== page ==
Tasked with running a youth camp for a week, each of the 5 members of our CBT had to figure out what we are capable of doing with kids to keep them entertained for an hour or two. One of us chose to teach Spanish and do a theater class, one of us chose to teach English and a dance class, one of us taught Chinese, my wife taught yoga class, and I taught a fitness class and ran a ping pong tournament. Originally camp was to run for 5 days, 4-5 hours each day, however miscellaneous Peace Corps meetings and needs interfered and the camp was made slightly shorter. The mural painting and community hike had to be canceled, unfortunately. Actually, as this place is regularly rainy and damp, the mural painting may not have worked out as desired (it’s hard to find a wall that stays dry long enough to paint it).
My wife and I taught our classes at the same time on the first morning. She started with girl’s yoga and I with boy’s fitness. After about an hour of this we switched and she taught boy’s yoga while I taught girl’s fitness. We had both expected to be able to show brief demonstrations and then observe the class and slightly “take it easy” while helping individuals get the right pose or form. We couldn’t have been more wrong! The education system here is one of rote memorization. The kids are used to copying what the teacher does, almost exactly. This means that for each pose, activity, or exercise the kids copied our every move. This means that if I scratched my head or clapped, the whole class was probably going to scratch their heads or clap also. After two long hours of fitness and yoga, my wife and I rejoined each other to head home for lunch. We were both tired (and sore in my case… lunges might’ve been a bad idea) but appreciative of our own efforts and those of the students.
The next day brought one of our CBT mate’s dance class. We discovered at the last minute that we would not have the 7-10 students that we had been expecting, but instead something closer to 30-40. We helped our friend with the class to try to ease the difficulty of the class size. This turned out not to help as much as we had expected, since few of the kids seemed actually interested in dancing. Most sat in chairs around the walls of the classroom on their phones, talking to friends, or just staring at us. The initial plan was to teach the class a dance (the cha cha slide), which would be performed at the “spectac” at the end of the week (see spectac post). As this plan fell apart before our eyes, we wondered how to rescue the class from the chaos that was quickly descending upon it.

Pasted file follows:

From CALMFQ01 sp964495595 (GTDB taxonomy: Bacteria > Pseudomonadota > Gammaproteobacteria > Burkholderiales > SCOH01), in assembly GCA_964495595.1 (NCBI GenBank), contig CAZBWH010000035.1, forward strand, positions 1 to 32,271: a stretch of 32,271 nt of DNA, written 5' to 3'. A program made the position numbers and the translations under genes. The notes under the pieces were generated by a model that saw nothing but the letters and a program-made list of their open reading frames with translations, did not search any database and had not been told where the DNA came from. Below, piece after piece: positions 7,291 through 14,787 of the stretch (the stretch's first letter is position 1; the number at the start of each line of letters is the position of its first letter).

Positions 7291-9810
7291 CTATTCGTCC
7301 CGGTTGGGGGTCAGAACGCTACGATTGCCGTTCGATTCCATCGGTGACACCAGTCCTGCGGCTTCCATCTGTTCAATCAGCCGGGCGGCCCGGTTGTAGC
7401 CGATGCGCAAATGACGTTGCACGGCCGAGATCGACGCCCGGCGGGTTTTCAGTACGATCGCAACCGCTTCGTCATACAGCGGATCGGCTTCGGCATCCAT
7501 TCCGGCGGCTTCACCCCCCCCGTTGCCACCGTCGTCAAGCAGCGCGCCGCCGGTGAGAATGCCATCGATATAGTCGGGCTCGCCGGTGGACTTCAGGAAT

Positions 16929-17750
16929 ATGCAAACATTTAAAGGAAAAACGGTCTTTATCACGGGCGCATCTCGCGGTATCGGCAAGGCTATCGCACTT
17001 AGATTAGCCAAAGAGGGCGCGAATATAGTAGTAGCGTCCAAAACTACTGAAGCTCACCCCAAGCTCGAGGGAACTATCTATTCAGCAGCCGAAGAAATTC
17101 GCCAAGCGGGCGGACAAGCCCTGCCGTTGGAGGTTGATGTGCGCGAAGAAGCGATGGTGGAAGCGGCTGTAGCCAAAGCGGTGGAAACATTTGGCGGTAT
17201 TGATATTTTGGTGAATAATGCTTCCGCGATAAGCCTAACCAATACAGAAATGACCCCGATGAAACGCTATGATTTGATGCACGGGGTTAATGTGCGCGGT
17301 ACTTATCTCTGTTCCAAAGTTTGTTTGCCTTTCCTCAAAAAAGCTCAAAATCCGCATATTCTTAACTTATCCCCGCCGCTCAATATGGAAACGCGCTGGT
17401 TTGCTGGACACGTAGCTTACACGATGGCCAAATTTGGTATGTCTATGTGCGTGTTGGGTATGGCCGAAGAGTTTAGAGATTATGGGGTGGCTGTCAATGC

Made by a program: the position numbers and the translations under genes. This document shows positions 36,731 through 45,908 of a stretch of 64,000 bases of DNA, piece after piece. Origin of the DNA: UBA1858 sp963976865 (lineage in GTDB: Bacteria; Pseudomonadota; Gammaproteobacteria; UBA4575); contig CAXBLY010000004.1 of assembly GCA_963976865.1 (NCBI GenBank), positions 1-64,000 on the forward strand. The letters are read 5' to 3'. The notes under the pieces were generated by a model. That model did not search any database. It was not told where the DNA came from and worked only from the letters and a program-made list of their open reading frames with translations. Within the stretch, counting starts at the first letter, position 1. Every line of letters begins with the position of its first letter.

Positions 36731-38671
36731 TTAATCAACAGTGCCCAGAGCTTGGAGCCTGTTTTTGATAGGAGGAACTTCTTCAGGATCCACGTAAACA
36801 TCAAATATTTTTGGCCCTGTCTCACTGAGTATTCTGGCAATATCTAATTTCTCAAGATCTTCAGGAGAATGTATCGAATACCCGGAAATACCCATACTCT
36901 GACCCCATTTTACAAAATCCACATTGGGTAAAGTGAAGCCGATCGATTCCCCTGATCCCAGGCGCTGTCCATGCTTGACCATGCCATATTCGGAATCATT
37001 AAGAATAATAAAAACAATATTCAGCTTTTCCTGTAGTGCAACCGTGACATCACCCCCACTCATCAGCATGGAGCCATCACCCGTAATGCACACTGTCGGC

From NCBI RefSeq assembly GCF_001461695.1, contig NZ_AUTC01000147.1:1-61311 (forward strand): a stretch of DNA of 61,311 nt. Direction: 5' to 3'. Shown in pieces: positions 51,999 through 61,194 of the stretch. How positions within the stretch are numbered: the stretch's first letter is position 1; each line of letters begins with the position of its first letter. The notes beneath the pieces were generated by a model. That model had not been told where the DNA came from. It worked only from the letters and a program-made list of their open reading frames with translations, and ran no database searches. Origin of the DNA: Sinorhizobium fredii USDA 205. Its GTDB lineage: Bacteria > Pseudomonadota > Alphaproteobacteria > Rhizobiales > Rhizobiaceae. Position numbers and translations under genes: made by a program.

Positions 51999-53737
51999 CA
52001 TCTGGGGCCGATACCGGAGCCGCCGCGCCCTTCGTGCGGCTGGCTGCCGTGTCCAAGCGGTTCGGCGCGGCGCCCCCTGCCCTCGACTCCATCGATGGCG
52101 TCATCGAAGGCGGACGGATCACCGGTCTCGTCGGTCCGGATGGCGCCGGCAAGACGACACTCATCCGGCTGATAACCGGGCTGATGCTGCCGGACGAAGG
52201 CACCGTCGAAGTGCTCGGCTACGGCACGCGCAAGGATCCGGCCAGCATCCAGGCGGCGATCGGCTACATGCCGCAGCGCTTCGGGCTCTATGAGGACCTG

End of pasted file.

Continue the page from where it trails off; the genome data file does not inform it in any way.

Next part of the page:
We tried other songs, but none worked well enough to hold attention or encourage dancing. We made other attempts, including a modified chicken dance with singing (a song I’d never heard of before). This got distinctly more difficult after the first verse when we didn’t really have a second verse and awkward silence seemed imminent. I felt like I was saving the day when I came up with a ridiculous next verse with appropriate hand motions. The other PCT’s kind of laughed, but the kids definitely saw no humor.
Finally, in an act of desperation, we went for musical chairs. Getting the rules across was difficult enough, but then there came the actual game. The kids didn’t understand that they were supposed to calmly walk around the chairs. What happened instead was everyone running at their own speed around the chairs with noise loud enough to drown out the music. They were 3 to 4 wide at every turn, and it was a miracle there wasn’t a major accident. After several more attempts we realized that there was no way to get everyone to just walk. Things started getting slightly simpler (we thought) after a few rounds, a several fewer chairs, and a few people losing. The next problem we encountered was that the kids, having been unable to hear the music, would just all grab a chair and sit down as soon as they deemed it appropriate (the time they were not sitting became shorter and shorter with every round). Finally there was a group that was small enough that we could keep track of the individuals playing… and we realized that several were cheating. I would never have thought to cheat in a game of musical chairs, but so it goes. When there were only two players remaining, it became more of a standoff than a game. Each kid would jockey to stand in the position closest to being able to immediately sit down and would grab the back of the final chair to turn it to their advantage. We tried enforcing a “hands in the air” rule to fix this issue, but both kids immediately continued to grab the back of the chair. I wasn’t playing, but I might as well have called myself the winner.
Finally the class came to a much appreciated end… and it was time for the ping pong tournament! My wife came to my assistance and started the bracket while I put things into place and tried to regain some semblance of order (the tournament was to be in the same room as the dance class). Amazingly, having kids come to the table to write their names in one of the bracket slots brought some calm to the room. Once all names were written, the games began. It’s been years (lots of years, maybe 2 decades worth) since I last played pong pong so I had read up on scoring and the rules several nights before. I quickly discovered that I was in slightly over my head. These kids didn’t quite follow “official” ping pong rules (I feel like I should’ve seen that coming) and played fast enough to keep me on my toes with scoring. My wife keeping track of writing the winners and losers on the bracket was a life saver, there was no way I could’ve managed it all on my own! Some players were small enough that they barely reached the table, while others were in their 30s. By the semi-final game a solid cheering section had developed and was loud enough to deafen. I’ll call it a success!